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One of the most important tips I can give you for traveling in India is to only include a few stops on your itinerary and spend more time in each one – rather than trying to cover too much on your trip.

Sometimes just walking around in a busy Indian city can be an onslaught to the senses, so you need to budget time in your itinerary for resting and recovering. If you are trying to do too much in too little time, you will suffer from burnout and fatigue.

Instead, take your time and explore fewer destinations in more depth – you’ll have a more enjoyable trip. Also, you’ll have more opportunities to connect with the local people and have interesting experiences.

When you first arrive in India, it is essentially guaranteed that you will experience cultural shock. There is no use trying to fight it. Instead, prepare yourself and accept that things will not be the same as you are used to back home. Try to open your mind and leave your expectations at home.

Unfortunately, one of the common experiences that many travelers to India encounter is the dreaded “Delhi Belly.” No matter how careful you may be, your body will not be used to the array of different bacteria that is in the water and food in India. This is why it is good to have traveler’s diarrhea medication with you – before you need it.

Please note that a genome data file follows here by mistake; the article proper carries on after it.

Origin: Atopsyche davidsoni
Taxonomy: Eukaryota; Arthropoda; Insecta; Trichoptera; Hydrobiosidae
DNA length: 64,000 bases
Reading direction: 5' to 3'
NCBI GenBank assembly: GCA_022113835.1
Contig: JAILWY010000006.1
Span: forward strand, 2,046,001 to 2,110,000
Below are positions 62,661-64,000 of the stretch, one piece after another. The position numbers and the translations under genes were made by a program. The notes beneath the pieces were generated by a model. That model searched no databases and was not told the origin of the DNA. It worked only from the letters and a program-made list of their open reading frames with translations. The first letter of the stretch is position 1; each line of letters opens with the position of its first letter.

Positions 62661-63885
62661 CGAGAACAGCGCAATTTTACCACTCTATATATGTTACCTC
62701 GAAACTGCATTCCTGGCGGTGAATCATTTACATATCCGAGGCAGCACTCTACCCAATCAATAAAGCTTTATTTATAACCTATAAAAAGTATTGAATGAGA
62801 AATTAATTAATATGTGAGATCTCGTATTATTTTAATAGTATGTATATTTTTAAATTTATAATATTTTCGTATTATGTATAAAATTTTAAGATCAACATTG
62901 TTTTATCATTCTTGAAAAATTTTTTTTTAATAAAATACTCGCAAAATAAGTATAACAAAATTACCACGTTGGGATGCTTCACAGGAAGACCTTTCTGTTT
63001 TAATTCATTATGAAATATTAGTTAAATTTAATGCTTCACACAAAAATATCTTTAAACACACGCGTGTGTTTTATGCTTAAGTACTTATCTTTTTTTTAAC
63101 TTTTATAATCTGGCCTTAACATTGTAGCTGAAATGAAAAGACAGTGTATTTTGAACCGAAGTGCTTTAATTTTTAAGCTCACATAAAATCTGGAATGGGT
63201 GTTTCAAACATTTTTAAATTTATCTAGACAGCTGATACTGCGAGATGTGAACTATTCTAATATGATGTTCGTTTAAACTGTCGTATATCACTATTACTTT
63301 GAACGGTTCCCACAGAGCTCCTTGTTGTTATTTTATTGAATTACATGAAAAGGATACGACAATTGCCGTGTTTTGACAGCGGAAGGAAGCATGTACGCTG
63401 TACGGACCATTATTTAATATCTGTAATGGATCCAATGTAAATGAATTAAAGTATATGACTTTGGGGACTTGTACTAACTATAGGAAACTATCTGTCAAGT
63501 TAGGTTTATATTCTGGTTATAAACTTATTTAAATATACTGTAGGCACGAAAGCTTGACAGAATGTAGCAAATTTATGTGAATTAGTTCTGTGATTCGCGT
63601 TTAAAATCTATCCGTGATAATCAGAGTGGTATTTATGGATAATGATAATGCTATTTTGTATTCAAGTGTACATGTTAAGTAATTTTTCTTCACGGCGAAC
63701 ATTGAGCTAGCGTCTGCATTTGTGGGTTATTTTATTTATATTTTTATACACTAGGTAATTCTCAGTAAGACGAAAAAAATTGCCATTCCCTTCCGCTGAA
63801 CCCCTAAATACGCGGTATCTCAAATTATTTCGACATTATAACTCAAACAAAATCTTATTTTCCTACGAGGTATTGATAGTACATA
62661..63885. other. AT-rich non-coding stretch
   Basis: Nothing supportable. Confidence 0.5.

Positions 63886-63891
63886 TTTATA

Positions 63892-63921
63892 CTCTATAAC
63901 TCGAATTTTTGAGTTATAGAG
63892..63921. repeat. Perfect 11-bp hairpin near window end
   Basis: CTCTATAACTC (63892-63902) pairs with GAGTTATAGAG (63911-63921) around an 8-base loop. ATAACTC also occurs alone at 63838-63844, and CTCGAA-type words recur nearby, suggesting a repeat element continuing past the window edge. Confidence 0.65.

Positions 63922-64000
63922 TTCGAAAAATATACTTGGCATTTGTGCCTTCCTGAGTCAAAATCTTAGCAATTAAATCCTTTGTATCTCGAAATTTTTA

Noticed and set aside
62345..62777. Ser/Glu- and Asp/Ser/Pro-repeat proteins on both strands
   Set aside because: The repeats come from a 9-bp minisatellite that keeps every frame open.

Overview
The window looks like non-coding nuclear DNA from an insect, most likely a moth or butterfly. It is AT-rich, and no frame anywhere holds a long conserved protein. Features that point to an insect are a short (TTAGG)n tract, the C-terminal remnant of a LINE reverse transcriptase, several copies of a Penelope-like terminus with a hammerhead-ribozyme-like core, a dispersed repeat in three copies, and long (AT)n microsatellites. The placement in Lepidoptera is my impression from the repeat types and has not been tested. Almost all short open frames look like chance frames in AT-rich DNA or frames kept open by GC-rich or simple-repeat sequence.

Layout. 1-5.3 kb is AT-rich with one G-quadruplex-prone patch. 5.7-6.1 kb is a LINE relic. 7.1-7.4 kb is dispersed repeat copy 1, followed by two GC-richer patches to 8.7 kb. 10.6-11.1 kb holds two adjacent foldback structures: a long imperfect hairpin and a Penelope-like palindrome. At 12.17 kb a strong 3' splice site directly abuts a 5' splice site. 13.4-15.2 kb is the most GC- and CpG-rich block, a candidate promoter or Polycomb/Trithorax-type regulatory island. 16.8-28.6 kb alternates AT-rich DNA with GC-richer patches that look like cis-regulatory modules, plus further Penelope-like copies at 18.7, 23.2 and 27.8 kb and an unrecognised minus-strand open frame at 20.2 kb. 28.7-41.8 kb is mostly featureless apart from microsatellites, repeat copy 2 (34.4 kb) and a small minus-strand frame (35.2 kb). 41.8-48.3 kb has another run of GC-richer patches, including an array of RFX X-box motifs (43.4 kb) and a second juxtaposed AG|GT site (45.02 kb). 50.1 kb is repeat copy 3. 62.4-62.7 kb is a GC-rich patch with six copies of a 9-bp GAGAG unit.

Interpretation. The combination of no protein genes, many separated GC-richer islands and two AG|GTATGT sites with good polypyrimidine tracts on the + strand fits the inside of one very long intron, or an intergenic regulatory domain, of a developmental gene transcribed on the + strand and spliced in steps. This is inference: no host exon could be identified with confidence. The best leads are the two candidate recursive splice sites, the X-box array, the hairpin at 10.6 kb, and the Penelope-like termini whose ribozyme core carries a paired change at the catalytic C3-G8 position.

If you wait until you are already feeling ill, you will not want to be far away from a toilet and searching the streets for a pharmacy. A good medication to take is called Loperamide, as it will slow down the movement of your gut therefore reducing your symptoms. If you continue to have stomach issues for more than three or four days, see a doctor as you may need an antibiotic.

Although India’s big cities like Delhi and Mumbai can be exciting, it is also worthwhile to go outside of the cities and visit some of India’s smaller villages. The pace of life will be slower, the air will be cleaner and you’ll get a different insight into Indian culture.

Although the temperature may be warm in India, walking around in a mini skirt or a low cut top is not acceptable. It is a conservative destination and you will draw a lot of unwanted attention to yourself when you dress in a revealing way. Also, if you are visiting a religious site such as a temple, it is disrespectful to dress in this way. Bring along lightweight long pants, shirts that cover your shoulders and a shawl or sarong to cover your cleavage.

Many temples will ask you to take off your footwear before entering. So, it is a good idea to wear shoes that you can easily slip on and off, like sandals. If you are worried about your shoes getting stolen from the front of the temple while you are inside, you can keep them in your backpack or give the temple attendant a few rupees to keep an eye on them.